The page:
There are more healthy ways than substance use to help pus get through difficult circumstances.
Denial is an unhealthy coping mechanism through which we ignore a problem by convincing ourselves it doesn’t exist. If we struggle to deal with our emotions, or we become overwhelmed by traumatic events, we may enter a state of denial to help ourselves cope.
Facing or accepting reality head-on may overwhelm our ability to manage, so we aim to preserve our psychological well-being by denying it. Like substance misuse, stress denial can offer emotional relief in the short term but is ultimately one of the maladaptive coping strategies.
For example, if you have a drinking problem, you may deny that the problem exists when someone confronts you about it. You will make up several excuses for drinking or suggest that your drinking habits are not causing problems when that is clearly untrue.
Dissociation is a coping mechanism that involves moving uncomfortable feelings and emotions out of our awareness. Dissociation is a type of survival response.
Over our evolution as a species, we developed several survival responses to help us deal with threats to our life or well-being. Fight or flight is a well-known survival response in all animals and is also something that we do as humans.
It is characterized by an aroused nervous system, a rapid heartbeat, a state of ‘readiness to fight a threat we believe we can defeat, or flee from an undefeatable danger.
If fighting and fleeing are not viable options, a third survival response kicks in – freeze. In most mammals, the freeze response looks like paying dead, which gives the animal enough time to pause and then escape at a better opportunity.
As humans, however, we don’t play dead when we’re overwhelmed. Instead, we tend to dissociate.
We convince ourselves that a stressful event is not happening and may even enter a fantasy world where we feel safe. Dissociation may serve a survival purpose, but if we repeatedly dissociate, we never learn to deal with reality as it is.
All of the above maladaptive coping mechanisms are unhealthy means of achieving emotional regulation. To live a healthier, happier, and well-regulated life, it’s essential that we identify and address our unhealthy coping strategies and replace them with more positive, growth-oriented, and solution-focused approaches.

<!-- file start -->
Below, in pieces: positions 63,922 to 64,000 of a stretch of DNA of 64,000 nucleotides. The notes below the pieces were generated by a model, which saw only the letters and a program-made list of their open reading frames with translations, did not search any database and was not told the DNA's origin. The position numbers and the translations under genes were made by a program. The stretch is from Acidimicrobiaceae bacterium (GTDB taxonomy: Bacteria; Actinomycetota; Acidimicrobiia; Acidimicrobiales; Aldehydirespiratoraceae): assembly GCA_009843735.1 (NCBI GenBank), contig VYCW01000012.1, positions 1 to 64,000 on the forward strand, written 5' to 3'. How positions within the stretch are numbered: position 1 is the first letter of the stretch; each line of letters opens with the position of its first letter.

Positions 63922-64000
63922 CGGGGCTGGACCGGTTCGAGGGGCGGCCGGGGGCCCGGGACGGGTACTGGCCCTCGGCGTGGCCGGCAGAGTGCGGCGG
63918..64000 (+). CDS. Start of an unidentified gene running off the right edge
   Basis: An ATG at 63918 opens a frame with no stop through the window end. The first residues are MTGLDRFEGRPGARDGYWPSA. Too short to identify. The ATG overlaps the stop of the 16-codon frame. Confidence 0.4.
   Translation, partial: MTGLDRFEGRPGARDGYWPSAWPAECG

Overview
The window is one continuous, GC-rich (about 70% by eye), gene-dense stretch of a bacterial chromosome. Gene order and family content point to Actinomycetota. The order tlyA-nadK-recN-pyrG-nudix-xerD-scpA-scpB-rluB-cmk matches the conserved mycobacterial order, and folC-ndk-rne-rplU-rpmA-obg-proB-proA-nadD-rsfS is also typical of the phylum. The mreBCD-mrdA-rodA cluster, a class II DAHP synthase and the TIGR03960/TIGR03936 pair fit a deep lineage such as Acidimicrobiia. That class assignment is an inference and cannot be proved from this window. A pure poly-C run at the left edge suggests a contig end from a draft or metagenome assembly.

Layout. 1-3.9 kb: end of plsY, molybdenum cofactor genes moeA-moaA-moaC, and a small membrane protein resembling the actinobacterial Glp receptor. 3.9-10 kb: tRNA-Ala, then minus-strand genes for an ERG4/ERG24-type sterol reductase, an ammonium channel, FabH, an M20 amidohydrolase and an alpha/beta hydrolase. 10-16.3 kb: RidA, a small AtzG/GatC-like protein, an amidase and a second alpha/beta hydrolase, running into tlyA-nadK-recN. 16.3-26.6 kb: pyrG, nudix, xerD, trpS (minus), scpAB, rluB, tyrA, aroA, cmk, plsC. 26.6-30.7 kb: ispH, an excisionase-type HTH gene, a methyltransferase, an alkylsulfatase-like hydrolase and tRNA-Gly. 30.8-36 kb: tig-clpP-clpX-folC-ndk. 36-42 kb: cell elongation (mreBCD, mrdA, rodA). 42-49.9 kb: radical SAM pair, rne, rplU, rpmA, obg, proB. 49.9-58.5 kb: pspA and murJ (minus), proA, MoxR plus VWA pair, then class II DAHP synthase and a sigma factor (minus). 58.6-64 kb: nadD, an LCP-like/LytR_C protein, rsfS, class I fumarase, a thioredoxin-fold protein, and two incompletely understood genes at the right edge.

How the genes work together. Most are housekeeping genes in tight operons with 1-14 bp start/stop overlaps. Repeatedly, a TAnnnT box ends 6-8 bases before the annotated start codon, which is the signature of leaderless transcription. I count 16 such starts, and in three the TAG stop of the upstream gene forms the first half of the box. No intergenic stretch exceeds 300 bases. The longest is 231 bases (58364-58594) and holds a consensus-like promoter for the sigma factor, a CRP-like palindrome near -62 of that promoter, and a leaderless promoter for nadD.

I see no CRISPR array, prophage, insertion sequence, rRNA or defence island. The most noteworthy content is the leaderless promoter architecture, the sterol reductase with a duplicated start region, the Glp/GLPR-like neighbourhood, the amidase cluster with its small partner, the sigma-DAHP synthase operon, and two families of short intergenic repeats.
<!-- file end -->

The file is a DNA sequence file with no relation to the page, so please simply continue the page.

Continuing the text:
Understanding healthy coping mechanisms
Developing healthy, adaptive coping skills is key to living a healthy and happy life. There will always be stressors, difficulties, and challenges, and they’ll often come at unexpected times.
While you can’t take away the natural problems that life will throw at you, you can develop positive, solution-focused skills to help you cope and manage.
Below we will explore different types of healthy strategies for coping, after which we’ll offer some practical advice on how to develop these coping skills and apply them to your life. You can thank us later!
Emotion-focused and problem-focused coping strategies
There are two distinct types of coping behaviors, both of which focus on different goals. These are known as problem-focused strategies and emotion-focused strategies.
What is a problem focused strategy?
Problem-focused coping strategies focus on the problem at hand. If an issue is causing you stress, you will tackle the issue directly.
For example, if deadlines at work are causing you to feel stressed and overwhelmed, you can tackle the problem by working on time management. You can try to organize your tasks by priority and adhere to a strict, well-thought-out schedule to get things done.
Alternatively, you can focus on problem solving by refusing to take on more work than you can reasonably get done.
What is an emotion-focused coping strategy?
Emotion-focused coping strategies focus on the emotional aspect of the problem. For example, if stress at work is overwhelming you, emotion based coping strategy will focus on shifting your perspective or changing your feelings so that they don’t exacerbate the situation and change how it’s affecting you.
Emotion-focused methods are instrumental when we are powerless to change our external environment.
Tips for healthy coping
If stress impacts your ability to cope, you don’t need to turn to substances, project your fears and worries onto others, or deny your deepest emotions.